Parallel lines - lines that will never cross over one another. They also share the same slope. (Remember slope?)
Transversal - a line that crosses over two or more lines at only one point each
The idea is that if a pair of parallel lines has a straight line that crosses them both, that line will create the same angle measurements in both parallel lines. But the angle measurements will only appear in similar positions in each parallel line. This is called corresponding angles (remember corresponding sides?)
From there, you can use alllll that you know about vertical angles, adjacent complementary, and adjacent supplementary angles to find all the measurements for these parallel lines when they're crossed by a transversal line.
Use the packet below to get extra practice to study for the quiz.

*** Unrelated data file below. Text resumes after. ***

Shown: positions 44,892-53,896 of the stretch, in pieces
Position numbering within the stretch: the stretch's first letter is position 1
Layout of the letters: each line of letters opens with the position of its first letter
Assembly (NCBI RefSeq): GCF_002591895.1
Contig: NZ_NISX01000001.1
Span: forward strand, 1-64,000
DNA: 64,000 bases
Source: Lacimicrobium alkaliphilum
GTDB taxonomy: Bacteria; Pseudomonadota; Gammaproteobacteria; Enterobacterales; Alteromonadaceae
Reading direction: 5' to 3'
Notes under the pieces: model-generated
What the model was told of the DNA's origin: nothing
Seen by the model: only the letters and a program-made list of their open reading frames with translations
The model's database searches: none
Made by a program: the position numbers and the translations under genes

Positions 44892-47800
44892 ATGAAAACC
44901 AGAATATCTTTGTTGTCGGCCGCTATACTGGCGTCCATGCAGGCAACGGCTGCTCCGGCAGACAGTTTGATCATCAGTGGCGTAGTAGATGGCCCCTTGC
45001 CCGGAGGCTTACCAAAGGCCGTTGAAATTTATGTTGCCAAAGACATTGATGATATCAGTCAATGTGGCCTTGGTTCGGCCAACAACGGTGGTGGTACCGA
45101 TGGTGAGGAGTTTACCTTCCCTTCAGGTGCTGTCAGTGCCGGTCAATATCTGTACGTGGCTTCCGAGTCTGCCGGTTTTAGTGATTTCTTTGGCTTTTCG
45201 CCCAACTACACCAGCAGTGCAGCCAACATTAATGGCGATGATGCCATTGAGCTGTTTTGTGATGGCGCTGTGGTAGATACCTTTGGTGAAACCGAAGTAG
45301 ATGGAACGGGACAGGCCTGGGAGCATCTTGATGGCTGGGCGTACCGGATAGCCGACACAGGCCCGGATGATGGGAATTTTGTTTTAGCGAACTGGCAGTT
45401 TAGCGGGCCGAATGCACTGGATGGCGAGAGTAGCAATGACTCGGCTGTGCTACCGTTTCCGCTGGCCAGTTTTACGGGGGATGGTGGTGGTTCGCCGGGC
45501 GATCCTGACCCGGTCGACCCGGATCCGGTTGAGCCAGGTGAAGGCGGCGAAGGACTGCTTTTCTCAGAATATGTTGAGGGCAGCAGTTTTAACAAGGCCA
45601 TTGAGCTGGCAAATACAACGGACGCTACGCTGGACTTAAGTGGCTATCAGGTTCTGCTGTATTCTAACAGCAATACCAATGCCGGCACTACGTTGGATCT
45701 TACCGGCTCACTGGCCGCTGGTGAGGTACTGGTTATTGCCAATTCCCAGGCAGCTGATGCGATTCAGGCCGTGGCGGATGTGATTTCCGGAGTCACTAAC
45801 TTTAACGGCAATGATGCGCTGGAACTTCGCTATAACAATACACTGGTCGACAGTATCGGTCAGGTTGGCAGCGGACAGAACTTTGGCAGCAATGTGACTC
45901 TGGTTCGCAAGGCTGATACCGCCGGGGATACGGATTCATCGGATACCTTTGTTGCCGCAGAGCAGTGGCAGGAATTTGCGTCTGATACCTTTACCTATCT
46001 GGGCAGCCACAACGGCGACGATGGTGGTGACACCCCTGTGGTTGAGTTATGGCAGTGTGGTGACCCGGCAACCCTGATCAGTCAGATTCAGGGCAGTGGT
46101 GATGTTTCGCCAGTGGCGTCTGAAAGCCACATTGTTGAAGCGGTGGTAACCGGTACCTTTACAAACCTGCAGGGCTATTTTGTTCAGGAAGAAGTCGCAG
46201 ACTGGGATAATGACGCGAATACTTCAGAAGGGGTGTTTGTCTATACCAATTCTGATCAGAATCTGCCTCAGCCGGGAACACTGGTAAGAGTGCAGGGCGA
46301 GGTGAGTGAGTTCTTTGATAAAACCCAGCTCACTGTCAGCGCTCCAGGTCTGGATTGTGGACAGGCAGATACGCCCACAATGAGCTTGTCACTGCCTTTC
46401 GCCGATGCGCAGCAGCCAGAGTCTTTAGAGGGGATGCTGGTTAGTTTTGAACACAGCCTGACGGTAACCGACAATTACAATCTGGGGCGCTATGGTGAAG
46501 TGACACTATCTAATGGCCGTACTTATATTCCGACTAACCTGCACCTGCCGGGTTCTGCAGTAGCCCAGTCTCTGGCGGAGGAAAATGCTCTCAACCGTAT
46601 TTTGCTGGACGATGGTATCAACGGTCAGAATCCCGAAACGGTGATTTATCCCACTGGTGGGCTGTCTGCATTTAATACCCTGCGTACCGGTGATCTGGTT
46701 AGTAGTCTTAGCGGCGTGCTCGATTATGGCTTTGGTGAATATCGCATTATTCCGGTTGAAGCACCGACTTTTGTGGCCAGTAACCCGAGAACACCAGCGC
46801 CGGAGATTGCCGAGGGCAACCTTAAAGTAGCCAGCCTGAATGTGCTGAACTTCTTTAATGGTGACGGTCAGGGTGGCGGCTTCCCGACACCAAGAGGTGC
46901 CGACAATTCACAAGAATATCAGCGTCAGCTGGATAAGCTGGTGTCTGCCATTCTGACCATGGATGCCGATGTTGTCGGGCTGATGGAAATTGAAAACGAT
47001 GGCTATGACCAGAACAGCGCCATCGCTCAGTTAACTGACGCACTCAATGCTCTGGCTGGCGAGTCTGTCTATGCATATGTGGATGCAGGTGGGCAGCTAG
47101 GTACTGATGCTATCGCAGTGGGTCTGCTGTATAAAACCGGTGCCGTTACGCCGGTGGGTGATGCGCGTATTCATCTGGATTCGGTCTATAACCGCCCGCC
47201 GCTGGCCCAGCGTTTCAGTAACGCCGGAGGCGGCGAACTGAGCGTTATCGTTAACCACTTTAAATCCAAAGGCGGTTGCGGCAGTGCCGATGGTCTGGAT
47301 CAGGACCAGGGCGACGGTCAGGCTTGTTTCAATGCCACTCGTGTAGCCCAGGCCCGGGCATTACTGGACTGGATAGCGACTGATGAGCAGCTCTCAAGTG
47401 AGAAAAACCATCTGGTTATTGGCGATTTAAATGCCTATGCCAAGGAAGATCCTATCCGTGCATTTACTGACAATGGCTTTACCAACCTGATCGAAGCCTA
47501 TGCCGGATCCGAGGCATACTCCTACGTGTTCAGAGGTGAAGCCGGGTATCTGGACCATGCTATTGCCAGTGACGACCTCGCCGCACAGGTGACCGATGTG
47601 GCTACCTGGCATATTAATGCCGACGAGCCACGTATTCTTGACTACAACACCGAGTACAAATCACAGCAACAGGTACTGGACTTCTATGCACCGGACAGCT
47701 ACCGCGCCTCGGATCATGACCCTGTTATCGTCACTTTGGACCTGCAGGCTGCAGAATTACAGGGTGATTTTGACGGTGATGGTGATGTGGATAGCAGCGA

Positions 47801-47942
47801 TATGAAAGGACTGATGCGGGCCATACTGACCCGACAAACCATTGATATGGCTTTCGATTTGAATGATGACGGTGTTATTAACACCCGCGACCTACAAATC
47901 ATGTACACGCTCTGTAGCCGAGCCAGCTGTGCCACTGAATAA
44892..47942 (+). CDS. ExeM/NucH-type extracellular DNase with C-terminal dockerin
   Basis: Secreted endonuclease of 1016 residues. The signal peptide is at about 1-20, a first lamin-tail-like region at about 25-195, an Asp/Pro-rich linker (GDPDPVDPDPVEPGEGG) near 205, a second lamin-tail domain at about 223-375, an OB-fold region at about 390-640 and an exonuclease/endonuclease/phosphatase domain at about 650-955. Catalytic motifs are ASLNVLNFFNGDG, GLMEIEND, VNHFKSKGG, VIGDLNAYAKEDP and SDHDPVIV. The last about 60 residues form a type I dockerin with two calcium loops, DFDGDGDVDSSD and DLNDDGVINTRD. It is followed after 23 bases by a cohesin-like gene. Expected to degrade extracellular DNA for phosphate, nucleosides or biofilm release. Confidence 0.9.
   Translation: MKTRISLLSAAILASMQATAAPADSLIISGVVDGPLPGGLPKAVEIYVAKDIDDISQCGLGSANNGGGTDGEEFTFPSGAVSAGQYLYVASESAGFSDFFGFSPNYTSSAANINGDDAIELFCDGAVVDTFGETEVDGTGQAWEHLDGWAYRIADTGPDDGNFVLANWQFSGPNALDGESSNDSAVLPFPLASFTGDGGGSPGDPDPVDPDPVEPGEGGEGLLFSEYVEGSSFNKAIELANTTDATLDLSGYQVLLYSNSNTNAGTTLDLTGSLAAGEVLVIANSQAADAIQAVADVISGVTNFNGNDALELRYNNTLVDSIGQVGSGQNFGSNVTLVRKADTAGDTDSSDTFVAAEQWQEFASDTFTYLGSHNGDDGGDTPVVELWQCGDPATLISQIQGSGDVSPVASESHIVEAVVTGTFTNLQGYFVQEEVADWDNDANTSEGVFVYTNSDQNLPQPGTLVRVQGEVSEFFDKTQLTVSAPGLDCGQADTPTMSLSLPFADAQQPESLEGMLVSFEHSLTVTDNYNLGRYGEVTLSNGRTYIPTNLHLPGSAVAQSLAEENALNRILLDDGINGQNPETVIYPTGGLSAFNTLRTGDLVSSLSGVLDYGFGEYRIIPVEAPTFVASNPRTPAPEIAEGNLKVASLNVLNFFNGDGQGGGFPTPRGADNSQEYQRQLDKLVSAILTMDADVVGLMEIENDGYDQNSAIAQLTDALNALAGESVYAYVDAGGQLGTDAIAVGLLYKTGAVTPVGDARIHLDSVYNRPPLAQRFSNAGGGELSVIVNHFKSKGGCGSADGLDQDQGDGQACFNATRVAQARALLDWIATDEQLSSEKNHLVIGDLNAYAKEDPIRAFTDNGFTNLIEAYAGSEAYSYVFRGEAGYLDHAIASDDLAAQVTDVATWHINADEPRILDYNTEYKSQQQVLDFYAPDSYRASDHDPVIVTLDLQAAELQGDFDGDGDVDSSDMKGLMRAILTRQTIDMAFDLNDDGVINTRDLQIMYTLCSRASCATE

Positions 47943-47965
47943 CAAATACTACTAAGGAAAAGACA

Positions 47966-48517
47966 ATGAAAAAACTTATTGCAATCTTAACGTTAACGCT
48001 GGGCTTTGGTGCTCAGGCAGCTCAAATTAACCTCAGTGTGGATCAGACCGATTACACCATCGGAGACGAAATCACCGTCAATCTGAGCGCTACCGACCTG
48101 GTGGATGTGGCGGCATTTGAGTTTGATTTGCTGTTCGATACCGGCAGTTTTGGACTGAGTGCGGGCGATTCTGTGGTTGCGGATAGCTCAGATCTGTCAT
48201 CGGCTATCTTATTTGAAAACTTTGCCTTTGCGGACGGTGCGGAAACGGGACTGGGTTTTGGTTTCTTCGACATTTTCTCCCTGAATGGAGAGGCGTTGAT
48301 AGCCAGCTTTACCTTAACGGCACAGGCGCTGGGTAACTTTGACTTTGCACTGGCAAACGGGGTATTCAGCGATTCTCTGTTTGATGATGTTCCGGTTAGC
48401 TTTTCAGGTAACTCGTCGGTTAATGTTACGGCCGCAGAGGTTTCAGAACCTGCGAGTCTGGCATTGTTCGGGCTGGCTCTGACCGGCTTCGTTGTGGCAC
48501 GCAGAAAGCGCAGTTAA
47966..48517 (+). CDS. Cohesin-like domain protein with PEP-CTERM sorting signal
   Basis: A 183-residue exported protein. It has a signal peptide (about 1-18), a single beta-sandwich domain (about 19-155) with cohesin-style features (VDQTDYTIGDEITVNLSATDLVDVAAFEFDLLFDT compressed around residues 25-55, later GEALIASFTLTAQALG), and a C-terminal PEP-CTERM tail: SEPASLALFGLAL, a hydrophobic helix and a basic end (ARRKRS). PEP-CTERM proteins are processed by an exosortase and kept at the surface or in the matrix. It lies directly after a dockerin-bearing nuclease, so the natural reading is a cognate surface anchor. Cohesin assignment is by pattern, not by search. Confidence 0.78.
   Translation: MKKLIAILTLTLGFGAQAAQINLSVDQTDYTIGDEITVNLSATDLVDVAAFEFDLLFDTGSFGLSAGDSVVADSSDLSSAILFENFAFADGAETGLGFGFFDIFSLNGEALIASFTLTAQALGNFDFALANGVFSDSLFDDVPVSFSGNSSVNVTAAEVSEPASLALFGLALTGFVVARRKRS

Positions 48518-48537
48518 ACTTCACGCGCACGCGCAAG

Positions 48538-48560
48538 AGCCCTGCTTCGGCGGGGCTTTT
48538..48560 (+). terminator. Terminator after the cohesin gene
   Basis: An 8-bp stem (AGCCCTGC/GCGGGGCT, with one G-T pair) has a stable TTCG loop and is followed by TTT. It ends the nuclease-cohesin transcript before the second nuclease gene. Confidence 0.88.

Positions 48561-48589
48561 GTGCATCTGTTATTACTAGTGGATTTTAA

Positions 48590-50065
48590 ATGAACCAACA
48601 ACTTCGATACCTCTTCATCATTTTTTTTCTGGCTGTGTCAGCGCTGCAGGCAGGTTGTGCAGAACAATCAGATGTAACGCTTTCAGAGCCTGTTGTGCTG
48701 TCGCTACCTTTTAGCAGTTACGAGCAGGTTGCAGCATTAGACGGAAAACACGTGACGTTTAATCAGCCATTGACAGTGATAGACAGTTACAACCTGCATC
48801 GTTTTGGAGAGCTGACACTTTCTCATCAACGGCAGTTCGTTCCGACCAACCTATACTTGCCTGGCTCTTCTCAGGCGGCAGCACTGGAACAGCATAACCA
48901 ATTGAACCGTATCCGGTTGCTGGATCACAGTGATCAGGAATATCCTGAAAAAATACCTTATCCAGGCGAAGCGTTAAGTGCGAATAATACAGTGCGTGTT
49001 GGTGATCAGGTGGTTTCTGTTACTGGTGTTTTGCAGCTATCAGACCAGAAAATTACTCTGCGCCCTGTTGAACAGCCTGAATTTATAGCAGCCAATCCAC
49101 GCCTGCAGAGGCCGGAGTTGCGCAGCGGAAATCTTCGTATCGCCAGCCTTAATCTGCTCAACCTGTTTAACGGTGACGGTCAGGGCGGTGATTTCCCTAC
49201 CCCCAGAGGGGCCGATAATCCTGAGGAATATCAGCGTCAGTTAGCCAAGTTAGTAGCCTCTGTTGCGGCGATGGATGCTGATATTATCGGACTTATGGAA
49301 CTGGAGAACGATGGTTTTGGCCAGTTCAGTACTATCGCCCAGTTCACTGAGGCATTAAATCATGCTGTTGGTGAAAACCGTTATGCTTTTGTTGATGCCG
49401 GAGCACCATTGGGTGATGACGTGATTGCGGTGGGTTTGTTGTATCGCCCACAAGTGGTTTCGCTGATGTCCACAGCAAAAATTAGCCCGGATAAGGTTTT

There are 2 main steps:
1) Make sure the vertex of the angle is lined up in the middle of the protractor's cross-hairs.
2) Line up the side of the angle with the bottom edge of the protractor's starting angle measurements (at 0 degrees).
If you see that the angle is obtuse, use the outside numbers,
If the angle is acute, use the inside numbers.
Video and guided notes were provided.
Exterior angles are outside of the given shape, while interior angles are inside the shape. If an angle is considered remote interior, it must be one of the furthest angles from the exterior angle.
These words interior and exterior will be used again when looking at the relationships between parallel lines.
The measurement of an angle can always be found by using the knowledge of triangle sum theorem and adjacent supplementary angles. The images below help to demonstrate this relationship.